(a) a promoter or in the management or control of the corporate debtor or 40 a related party of such a person; or

(b) a person with regard to whom the relevant investigating authority has, on the basis of material in its possession, reason to believe that he had abetted or conspired for the commission of the offence, and has submitted or filed a report or a complaint to the relevant statutory authority or Court:

Provided that if a prosecution had been instituted during the corporate insolvency resolution process against such corporate debtor, it shall stand discharged from the date of approval of the resolution plan subject to requirements of this sub-section having been fulfilled:

Provided further that every person who was a “designated partner” as defined in clause (j) of section 2 of the Limited Liability Partnership Act, 2008, or an “officer who is in default”, as defined in clause (60) of section 2 of the Companies Act, 2013, or was in any manner incharge of, or responsible to the corporate debtor for the conduct of its business or associated with the corporate debtor in any manner and who was directly or indirectly involved in the commission of such offence as per the report submitted or complaint filed by the investigating authority, shall continue to be liable to be prosecuted and punished for such an offence committed by the corporate debtor notwithstanding that the corporate debtor’s liability has ceased under this sub-section.

(2) No action shall be taken against the property of the corporate debtor in relation to an offence committed prior to the commencement of the corporate insolvency resolution process of the corporate debtor, where such property is covered under a resolution plan approved by the Adjudicating Authority under section 31, which results in the change in control of the corporate debtor to a person, or sale of liquidation assets under the provisions of Chapter III of Part II of this Code to a person, who was not—

(i) a promoter or in the management or control of the corporate debtor or a related party of such a person; or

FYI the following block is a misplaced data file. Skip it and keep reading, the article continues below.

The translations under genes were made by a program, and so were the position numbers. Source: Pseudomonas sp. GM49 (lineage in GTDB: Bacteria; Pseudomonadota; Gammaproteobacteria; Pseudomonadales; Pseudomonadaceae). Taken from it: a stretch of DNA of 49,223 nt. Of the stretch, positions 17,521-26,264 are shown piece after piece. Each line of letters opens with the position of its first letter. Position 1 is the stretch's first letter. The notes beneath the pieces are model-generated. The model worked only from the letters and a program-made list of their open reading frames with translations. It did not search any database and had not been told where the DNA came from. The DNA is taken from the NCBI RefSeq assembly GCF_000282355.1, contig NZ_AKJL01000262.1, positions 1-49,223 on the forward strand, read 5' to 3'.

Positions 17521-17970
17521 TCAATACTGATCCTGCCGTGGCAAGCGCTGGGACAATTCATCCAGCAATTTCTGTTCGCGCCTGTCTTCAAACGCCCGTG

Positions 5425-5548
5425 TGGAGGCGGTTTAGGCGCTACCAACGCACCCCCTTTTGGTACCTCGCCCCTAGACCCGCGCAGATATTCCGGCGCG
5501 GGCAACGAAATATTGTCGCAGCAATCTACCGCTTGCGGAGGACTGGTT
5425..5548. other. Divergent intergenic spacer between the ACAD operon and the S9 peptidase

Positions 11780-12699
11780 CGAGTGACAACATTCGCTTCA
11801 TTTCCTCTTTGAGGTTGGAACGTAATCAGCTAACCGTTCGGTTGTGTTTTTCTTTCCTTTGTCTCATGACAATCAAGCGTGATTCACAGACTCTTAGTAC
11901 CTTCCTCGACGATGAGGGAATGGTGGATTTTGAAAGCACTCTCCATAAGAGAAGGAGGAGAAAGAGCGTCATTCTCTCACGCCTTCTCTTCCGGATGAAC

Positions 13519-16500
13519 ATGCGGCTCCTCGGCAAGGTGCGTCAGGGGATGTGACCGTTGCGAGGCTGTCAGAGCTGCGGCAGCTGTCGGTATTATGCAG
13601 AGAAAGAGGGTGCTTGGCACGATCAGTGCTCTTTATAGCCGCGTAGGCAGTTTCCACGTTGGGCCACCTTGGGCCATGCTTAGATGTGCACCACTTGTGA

(ii) a person with regard to whom the relevant investigating authority has, on the basis of material in its possession reason to believe that he had abetted or conspired for the commission of the offence, and has submitted or filed a report or a complaint to the relevant statutory authority or Court.

“Explanation.—For the purposes of this sub-section, it is hereby clarified that,—

(i) an action against the property of the corporate debtor in relation to an offence shall include the attachment, seizure, retention or confiscation of such property under such law as may be applicable to the corporate debtor;

(ii) nothing in this sub-section shall be construed to bar an action against the property of any person, other than the corporate debtor or a person who has acquired such property through corporate insolvency resolution process or liquidation process under this Code and fulfils the requirements specified in this section, against whom such an action may be taken under such law as may be applicable.

(3) Subject to the provisions contained in sub-sections (1) and (2), and notwithstanding the immunity given in this section, the corporate debtor and any person who may be required to provide assistance under such law as may be applicable to such corporate debtor or person, shall extend all assistance and co-operation to any authority investigating an offence committed prior to the commencement of the corporate insolvency resolution process.”.

To read all the other amendments that have been introduced in the bill, please read the detailed notification laid down by clicking on the link below:

Insolvency and Bankruptcy Code (Amendment) Bill, 2020

With the above bill being passed, the ordinance of 2019 will be repealed.


Also Read:


Lok Sabha

[Notification dt. 06-03-2020]

Hot Off The PressNews

The ‘Vivad se Vishwas’ Scheme was announced during the Union Budget, 2020, to provide for dispute resolution in respect of pending income tax litigation.

Pursuant to the Budget announcement, the Direct Tax Vivad se Vishwas Bill, 2020 (hereinafter called Vivad se Vishwas) was introduced in the Lok Sabha on 05-02-2020 and passed by it on 4th of March, 2020. The objective of Vivad se Vishwas is to inter alia reduce pending income tax litigation, generate timely revenue for the Government and benefit taxpayers by providing them peace of mind, certainty and savings on account of time and resources that would otherwise be spent on the long-drawn and vexatious litigation process. Subsequently, based on the representations received from the stakeholders regarding its various provisions, official amendments to Vivad se Vishwas have been proposed. These amendments seek to widen the scope of Vivad se Vishwas and reduce the compliance burden on taxpayers.

After the introduction of Vivad se Vishwas in Lok Sabha, several queries have been received from the stakeholders seeking clarifications in respect of various provisions contained in the Scheme. After considering various queries received from stakeholders, CBDT has clarified the same in the form of answers to frequently asked questions (FAQs) vide Circular No.7/2020 dated 04.03.2020. The FAQs contain clarifications on scope/eligibility, calculation of disputed tax, procedure related to payment of disputed tax and consequential benefits to the declarant.

These FAQs are available on the official website of the Income Tax Department at :